The Wizard of Oz, I didn't know the Oz books existed when I was a kid, so I completely missed out on these until I was too old to be interested. Well, as a high-schooler, I wasn't interested. After finishing the second Oz book, The Marvelous Land of Oz, I'm really starting to be disappointed that I missed these books when I was a kid. So far, they are pretty marvelous.
As a writer, one of the things I find most interesting about the series is that there was never supposed to be more than just the one book, the one everyone knows because of the movie. But there was a musical, stage version of Wizard done -- co-produced by Baum -- and the actors portraying the Tin Man and the Scarecrow were so good that people (kids, mostly) began requesting more stories about those two characters. Not about Dorothy, just about the Tin Man and the Scarecrow. The resulting book doesn't even mention the Cowardly Lion.
We also get a book that is much more blatantly about the politics of the day, specifically, the suffrage movement. Virtually every character other than the Tin Man and Scarecrow, which includes all of the "human" characters, are female. Which may be a statement to cause some confusion, considering the main character is a boy named Tip, but you'd have to read the book to understand.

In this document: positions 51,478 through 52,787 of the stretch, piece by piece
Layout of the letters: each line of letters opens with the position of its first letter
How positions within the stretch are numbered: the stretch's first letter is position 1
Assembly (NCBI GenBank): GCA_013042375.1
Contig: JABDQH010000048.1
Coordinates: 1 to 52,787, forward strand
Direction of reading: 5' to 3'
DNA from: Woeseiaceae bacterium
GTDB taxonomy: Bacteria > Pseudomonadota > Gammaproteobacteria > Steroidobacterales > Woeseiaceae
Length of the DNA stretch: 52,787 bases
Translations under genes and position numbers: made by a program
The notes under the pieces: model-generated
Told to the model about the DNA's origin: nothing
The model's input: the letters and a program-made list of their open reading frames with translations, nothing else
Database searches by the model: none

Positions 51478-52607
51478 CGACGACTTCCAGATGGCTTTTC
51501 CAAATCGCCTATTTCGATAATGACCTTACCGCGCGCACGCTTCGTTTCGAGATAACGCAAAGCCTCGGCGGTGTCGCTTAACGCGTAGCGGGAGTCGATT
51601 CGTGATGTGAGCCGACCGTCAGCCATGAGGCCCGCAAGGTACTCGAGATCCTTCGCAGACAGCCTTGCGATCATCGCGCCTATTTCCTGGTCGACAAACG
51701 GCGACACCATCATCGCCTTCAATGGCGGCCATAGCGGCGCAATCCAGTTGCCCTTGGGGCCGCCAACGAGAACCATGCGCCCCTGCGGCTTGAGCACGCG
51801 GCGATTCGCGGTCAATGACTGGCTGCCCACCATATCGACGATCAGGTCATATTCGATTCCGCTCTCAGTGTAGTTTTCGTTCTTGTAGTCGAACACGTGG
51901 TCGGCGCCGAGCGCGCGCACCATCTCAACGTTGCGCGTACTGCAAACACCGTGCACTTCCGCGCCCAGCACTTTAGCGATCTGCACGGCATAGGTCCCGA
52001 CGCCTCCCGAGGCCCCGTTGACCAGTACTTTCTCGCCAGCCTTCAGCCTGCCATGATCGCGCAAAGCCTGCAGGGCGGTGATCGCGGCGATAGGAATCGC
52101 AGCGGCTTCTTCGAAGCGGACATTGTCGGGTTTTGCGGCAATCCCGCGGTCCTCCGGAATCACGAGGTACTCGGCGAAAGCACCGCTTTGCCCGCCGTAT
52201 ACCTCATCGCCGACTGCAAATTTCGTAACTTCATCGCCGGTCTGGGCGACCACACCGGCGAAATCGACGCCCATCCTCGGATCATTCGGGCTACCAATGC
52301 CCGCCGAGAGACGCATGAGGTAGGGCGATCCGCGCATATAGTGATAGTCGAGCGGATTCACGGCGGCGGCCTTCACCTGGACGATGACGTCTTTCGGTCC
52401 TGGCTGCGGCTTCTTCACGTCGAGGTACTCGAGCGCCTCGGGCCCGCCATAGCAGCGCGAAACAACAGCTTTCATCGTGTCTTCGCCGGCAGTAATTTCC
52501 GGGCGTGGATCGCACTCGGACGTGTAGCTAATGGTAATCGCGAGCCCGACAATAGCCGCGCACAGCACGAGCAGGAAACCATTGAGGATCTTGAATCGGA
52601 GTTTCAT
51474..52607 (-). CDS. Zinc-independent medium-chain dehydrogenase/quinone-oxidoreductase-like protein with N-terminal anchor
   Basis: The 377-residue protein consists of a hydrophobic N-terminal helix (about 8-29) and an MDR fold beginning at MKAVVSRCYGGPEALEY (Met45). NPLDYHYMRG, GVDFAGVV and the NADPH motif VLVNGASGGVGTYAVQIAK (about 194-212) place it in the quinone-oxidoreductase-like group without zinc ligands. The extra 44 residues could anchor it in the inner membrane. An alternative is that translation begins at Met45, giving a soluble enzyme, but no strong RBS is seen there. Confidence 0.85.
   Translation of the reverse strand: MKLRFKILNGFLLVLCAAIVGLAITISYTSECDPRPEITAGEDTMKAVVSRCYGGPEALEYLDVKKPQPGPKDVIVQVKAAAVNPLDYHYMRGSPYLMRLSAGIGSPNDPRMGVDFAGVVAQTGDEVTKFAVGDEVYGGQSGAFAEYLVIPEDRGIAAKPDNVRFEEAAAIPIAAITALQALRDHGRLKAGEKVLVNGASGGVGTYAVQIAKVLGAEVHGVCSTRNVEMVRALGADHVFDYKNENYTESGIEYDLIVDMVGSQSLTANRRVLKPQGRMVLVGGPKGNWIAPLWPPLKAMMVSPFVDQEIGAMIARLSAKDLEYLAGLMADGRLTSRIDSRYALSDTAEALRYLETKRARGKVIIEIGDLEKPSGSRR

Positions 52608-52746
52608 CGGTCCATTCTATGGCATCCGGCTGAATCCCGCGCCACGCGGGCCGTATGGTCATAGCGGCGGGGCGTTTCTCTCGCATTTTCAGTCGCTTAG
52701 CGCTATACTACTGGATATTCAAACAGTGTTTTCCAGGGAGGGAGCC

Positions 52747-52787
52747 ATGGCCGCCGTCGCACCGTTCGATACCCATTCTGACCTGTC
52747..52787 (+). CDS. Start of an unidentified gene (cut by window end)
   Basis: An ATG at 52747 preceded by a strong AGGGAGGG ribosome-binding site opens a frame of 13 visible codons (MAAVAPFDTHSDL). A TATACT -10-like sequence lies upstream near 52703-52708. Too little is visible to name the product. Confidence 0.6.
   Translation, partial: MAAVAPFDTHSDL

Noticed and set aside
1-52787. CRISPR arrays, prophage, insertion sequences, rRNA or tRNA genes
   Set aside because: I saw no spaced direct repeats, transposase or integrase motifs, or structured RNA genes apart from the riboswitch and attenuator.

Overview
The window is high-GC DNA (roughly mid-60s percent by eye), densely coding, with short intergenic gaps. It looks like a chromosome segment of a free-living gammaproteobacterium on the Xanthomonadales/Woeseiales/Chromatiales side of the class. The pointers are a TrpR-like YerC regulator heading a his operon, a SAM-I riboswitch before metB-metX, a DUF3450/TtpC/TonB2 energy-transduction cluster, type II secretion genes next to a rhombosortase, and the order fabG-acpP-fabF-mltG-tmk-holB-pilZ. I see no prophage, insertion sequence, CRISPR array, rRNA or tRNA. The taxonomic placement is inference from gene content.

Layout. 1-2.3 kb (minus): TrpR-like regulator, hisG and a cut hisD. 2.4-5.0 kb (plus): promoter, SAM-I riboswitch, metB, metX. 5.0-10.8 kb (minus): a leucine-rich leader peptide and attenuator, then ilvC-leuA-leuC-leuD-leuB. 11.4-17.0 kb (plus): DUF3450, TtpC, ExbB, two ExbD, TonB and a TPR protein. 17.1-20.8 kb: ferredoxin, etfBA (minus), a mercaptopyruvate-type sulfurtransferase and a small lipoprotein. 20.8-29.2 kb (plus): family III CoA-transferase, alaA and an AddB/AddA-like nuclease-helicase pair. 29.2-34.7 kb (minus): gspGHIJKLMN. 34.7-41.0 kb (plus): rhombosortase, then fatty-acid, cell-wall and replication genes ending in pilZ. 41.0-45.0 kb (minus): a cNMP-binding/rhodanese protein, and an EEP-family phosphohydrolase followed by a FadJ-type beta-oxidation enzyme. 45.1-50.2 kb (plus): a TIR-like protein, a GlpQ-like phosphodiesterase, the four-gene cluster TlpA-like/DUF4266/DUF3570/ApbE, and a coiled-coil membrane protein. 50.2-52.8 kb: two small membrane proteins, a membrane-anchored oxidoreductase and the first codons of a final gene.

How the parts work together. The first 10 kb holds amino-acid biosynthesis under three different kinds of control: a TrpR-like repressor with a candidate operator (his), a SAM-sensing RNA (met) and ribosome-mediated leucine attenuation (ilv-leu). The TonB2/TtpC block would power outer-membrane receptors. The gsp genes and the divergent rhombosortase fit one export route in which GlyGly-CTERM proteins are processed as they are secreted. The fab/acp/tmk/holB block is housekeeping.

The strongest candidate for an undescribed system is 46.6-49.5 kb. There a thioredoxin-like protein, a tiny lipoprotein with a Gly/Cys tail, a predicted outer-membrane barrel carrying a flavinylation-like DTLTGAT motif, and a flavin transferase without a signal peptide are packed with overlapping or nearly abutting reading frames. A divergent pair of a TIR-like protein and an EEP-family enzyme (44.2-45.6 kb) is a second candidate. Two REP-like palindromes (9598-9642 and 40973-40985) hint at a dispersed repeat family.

I think I like this one more than Wizard. Well, actually, I do. The one big flaw of Wizard -- that Dorothy wanted to go home, a place she didn't like -- is hard for me to get over. This one has no flaw like that and is even more whimsical. Not to mention that the characters are much more real in this one.
In Wizard, the characters are all "happy happy joy joy" all the time, but that's not the case in Marvelous Land. They bicker. They bicker a lot. Some of them even seem not to like each other much, and the Saw Horse doesn't get along with anyone. Tip constantly threatens the Woggle Bug because of his punning, and Jack Pumpkinhead is... well, I like Jack, but he's a whiner. Most interesting, though, is the Tin Man. He's developed a serious case of vanity and has had himself nickel plated. He's still a nice guy, but he spends more time worrying about his shine than he spends worrying about his friends. Also, I like the contrast between the Woggle Bug, who has lots of knowledge, and the Scarecrow, who has Brains but not lots of facts. It's a bit of intelligence versus wisdom and, mostly, it shows us that we need both.
At the moment, two books in, I'm really enjoying the Oz books and will definitely continue to read them. If you know your history at all -- well, early 20th century history -- there is the added enjoyment of all the social commentary that's been thrown in. Hmm... That sounds haphazard. Weaved in is more like it. In all of the best ways, these books are like the classic Looney Tunes cartoons: Kids find them hilarious, but you can't really appreciate them until you're an adult.